Technical Article

Pulsed Inductance Measurement on Magnetic Components

November 04, 2021 by Hubert Kreis

For inductance measurement on inductive power components, the innovative pulse measurement method of the Power Choke Tester DPG10/20 series, which is based on high-performance IGBT power stages, has established itself. This three-part series of articles explains the different measurement methods and shows the many advantages inherent in the principle compared to the traditional measuring methods and the recently propagated pulse measuring method with thyristors.

In the first part, the pulse measurement method of the Power Choke Tester DPG10/20 series is explained in detail.



In 2002, ed-k was the first manufacturer to develop and produce a commercial inductance meter based on the pulse measuring principle with turn-off power transistors (IGBT). Since then, ed-k has been the technical leader in this field. In the meantime, ed-k's Power Choke Tester DPG10/20 series has established itself worldwide as the quasi-standard for the development, production, and quality control of inductive power components.


Figure 1. Power Choke Tester DPG10/20 series. Image used courtesy of Bodo’s Power Systems


Principle of pulse measurement of the Power Choke Tester DPG10/20 series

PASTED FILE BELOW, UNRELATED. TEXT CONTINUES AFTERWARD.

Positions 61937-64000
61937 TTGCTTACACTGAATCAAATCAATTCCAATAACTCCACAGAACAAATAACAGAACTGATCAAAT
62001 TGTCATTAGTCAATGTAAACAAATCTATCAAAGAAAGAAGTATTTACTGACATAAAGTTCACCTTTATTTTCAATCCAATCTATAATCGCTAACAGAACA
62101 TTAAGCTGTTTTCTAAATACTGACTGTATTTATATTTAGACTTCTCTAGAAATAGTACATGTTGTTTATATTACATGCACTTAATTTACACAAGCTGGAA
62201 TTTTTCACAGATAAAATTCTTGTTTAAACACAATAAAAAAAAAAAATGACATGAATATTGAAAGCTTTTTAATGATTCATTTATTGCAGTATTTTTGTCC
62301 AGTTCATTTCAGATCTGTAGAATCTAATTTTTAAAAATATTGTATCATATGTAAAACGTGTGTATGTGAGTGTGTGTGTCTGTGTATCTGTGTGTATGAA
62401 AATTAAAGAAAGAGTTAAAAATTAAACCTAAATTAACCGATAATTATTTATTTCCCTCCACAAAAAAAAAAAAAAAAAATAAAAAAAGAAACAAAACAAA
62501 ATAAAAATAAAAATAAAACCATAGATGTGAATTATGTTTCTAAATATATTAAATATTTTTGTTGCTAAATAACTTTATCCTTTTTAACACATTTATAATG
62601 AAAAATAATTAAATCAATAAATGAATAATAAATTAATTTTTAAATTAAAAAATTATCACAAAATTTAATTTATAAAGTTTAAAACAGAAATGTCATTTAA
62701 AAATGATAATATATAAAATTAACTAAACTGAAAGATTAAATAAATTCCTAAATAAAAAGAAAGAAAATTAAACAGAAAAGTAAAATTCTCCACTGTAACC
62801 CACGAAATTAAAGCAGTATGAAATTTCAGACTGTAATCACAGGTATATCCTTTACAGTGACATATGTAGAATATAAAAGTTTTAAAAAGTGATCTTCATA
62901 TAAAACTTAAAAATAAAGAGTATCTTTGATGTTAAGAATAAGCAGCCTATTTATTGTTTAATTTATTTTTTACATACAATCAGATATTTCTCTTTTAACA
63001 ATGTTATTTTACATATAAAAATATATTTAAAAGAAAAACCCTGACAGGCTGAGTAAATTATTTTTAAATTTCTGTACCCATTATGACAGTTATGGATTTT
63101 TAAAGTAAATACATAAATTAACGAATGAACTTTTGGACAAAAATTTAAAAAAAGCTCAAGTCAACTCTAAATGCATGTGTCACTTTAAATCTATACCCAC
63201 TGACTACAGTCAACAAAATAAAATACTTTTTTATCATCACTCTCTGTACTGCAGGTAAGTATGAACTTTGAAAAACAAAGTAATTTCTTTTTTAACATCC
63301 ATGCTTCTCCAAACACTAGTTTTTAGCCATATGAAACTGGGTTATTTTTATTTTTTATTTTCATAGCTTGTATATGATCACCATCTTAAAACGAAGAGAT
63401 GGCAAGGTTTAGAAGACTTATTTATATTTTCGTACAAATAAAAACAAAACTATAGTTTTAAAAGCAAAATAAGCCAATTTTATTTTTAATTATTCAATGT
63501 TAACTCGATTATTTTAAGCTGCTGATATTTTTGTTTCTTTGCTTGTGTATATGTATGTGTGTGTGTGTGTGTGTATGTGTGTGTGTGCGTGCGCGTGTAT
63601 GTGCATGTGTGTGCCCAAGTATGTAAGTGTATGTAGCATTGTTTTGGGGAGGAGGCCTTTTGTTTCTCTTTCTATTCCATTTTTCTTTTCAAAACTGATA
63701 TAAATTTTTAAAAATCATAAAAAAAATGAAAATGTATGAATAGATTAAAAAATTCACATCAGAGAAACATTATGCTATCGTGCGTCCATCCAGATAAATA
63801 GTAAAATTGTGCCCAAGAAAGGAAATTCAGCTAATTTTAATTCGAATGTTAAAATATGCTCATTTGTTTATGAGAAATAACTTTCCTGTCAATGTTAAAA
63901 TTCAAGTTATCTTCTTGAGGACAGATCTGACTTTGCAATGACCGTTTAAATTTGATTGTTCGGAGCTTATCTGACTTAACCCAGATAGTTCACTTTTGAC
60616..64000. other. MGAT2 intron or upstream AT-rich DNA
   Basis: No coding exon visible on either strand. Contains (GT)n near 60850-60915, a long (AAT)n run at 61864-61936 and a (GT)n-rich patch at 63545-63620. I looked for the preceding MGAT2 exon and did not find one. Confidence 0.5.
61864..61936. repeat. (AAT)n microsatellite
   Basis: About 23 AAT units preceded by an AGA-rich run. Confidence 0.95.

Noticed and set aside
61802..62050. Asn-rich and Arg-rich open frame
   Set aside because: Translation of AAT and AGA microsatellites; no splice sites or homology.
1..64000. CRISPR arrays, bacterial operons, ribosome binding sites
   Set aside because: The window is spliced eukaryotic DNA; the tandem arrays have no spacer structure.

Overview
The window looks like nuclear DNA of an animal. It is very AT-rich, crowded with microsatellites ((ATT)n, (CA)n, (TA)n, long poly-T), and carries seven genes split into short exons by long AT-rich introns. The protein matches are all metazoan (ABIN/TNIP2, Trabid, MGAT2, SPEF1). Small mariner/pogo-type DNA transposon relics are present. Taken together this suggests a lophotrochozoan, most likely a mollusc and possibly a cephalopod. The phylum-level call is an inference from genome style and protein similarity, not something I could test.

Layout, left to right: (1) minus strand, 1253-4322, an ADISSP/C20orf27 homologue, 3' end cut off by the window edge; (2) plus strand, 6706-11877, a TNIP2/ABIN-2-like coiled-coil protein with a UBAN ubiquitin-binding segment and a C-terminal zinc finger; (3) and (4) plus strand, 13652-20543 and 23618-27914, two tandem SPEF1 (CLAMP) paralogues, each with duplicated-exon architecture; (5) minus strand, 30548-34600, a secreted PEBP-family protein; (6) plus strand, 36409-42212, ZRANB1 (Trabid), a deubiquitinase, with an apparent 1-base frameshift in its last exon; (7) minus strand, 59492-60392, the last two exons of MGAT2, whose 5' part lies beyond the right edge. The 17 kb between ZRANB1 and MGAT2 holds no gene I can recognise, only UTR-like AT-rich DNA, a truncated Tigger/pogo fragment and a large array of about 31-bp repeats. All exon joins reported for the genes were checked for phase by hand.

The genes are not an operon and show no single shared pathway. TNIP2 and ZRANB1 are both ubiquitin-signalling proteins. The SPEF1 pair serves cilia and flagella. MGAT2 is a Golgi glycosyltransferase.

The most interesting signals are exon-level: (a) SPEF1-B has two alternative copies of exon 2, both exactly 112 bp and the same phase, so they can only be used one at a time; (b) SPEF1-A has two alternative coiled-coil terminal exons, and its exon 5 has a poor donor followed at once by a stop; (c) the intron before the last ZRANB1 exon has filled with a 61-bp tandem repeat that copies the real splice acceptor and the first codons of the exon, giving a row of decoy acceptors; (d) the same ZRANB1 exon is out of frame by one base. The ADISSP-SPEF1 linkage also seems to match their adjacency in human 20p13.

With this measuring principle, a square-wave voltage pulse is applied to the test specimen, as in most real power electronics applications. A current curve is then established in the test specimen, whose slew rate di/dt is dependent on the current-dependent inductance L(i). When the preset maximum current or a preset pulse duration is reached, the measuring pulse is turned off. Fast IGBT switches are used for this purpose.


Figure 2. Simplified circuit diagram. Image used courtesy of Bodo’s Power Systems


The pulse energy comes from a capacitor bank. If its energy content is significantly higher than the energy stored in the inductor under test at the desired maximum measuring current, the voltage of the measuring pulse is roughly constant. Due to the operating principle, there is no upper limit for the capacitance of the capacitor bank, regardless of the type of test specimen, which is one of the reasons for the extremely wide range of applications for almost all inductive power components.


Figure 3. Current and voltage curve of the measuring pulse
CH1: Current 100A/div
CH3: Voltage 50V/div
Image used courtesy of Bodo’s Power Systems


From the curve of the current i(t) and the voltage u(t) at the inductor, a complete inductance curve L(i) for the inductor can be calculated with a single measuring pulse, including both the incremental inductance Linc(i) and the secant inductance Lsec(i). The secant inductance Lsec(i) is often also referred to as the amplitude inductance Lamp(i).


Figure 4. Diagram of the incremental inductance Linc(i) and the secant inductance Lsec(i). Image used courtesy of Bodo’s Power Systems


Figure 5. Definition of the incremental inductance Linc(i) and the secant inductance Lsec(i). Image used courtesy of Bodo’s Power Systems